My family is thinking of ordering a turducken for Christmas - does anyone in the area make a good one? I've seen a lot of online specialty food retailers, and would go that route with a good recommendation, but I sense that something done locally would probably be better.
Turducken is a serious project. It takes minimum 10 hours including frequent basting to cook the thing.
If I were you, I would avoid anything with premade dressing and make that for yourself. Paul Prudhomme's website has an excellent and comprehensive recipe. We made a composite dressing with cornbread and andouille. The sausage is crucial since it imparts flavor to the whole assembly.
As for getting the birds, just find a grocery store with a decent butcher that carries fresh turkeys, ducks and chickens and have them debone one of each for you (leave in the drum and wing bones).
recent article in Cooks Illustrated said not to bother, none of the mail order versions were at all worth it, and cautioned anyone from making it at home (food saftey reasons, if i remember) but did provide a recipe for those who were daring..if i can find the link i will post it..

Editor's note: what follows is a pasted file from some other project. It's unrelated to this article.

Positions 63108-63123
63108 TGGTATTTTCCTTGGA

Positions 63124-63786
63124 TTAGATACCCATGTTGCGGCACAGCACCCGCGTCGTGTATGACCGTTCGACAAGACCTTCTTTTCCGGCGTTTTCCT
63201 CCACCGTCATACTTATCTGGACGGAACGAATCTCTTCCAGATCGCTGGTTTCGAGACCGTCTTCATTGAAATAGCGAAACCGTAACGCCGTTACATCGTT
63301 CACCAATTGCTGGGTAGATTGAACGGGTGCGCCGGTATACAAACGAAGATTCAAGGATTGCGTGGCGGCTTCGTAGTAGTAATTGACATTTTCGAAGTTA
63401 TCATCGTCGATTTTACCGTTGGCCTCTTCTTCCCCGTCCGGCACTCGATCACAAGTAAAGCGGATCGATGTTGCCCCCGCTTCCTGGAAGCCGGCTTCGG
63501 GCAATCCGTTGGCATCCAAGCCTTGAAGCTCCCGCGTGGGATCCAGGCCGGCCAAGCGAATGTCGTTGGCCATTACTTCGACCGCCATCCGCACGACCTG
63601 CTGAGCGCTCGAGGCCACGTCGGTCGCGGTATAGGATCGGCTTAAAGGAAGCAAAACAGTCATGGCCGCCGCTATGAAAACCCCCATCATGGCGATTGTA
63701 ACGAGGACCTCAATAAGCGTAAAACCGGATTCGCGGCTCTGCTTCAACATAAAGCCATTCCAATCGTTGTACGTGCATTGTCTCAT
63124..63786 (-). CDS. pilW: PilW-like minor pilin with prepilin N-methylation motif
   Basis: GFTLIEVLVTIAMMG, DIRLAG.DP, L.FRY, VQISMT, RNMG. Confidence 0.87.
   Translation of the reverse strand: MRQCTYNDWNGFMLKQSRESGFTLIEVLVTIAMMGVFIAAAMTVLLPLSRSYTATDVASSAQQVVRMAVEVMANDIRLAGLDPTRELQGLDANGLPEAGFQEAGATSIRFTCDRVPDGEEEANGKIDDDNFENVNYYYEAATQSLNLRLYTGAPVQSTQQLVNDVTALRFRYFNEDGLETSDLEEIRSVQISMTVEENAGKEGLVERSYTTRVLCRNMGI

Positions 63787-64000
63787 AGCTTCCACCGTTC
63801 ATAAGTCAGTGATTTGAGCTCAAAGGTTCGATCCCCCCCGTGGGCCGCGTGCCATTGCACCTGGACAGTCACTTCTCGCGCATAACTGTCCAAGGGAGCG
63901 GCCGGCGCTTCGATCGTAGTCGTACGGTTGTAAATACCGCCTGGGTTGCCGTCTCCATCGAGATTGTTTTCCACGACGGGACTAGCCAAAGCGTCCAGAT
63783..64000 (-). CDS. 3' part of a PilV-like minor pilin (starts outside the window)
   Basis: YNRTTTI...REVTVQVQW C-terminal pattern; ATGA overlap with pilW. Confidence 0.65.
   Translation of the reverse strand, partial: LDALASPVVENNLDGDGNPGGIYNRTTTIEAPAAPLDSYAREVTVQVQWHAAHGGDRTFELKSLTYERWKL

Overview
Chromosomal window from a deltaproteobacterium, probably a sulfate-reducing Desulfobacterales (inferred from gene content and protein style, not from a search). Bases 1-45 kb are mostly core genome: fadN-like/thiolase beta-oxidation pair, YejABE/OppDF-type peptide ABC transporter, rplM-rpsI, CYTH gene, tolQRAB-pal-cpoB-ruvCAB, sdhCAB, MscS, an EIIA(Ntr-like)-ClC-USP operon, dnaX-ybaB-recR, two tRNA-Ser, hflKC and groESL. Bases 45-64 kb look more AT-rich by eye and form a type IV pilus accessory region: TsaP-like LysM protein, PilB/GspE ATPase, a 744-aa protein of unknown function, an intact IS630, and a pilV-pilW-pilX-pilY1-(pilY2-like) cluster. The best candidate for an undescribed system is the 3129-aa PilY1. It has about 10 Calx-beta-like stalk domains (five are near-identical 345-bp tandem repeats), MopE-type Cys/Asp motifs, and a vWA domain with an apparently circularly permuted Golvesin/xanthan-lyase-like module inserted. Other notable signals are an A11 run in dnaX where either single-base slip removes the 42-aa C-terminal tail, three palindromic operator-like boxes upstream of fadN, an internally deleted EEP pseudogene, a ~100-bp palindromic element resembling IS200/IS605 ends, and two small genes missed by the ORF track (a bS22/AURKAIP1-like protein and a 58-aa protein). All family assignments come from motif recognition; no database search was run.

We tried one from Savenors...it was just ok and pricey ($107 for 15lbs of meat).
Their "seafood stuffing" was composed of rice and bacon bits (not sure if they gave us the wrong one).
Turkey came out a bit too dry even though we yanked it when the temp probe was 160F (their instructions said to go to 165). We then let it sit for around an hour and it went up to 176F.
The duck inside was ok tasting (more moist than the turkey). Couldn't find much of the chicken. 7 people barely ate half of it. There's *lots* of meat.
Most of us preferred my sage/butter rubbed turkey off an epicurious recipe, but you should give the turducken a try if you're curious.
Turducken is a southern thing, so I tried making a sweet potato/pecan pie (another southern thing) to complement it; it tasted more like sweet potato pie w/ pecans on top :-P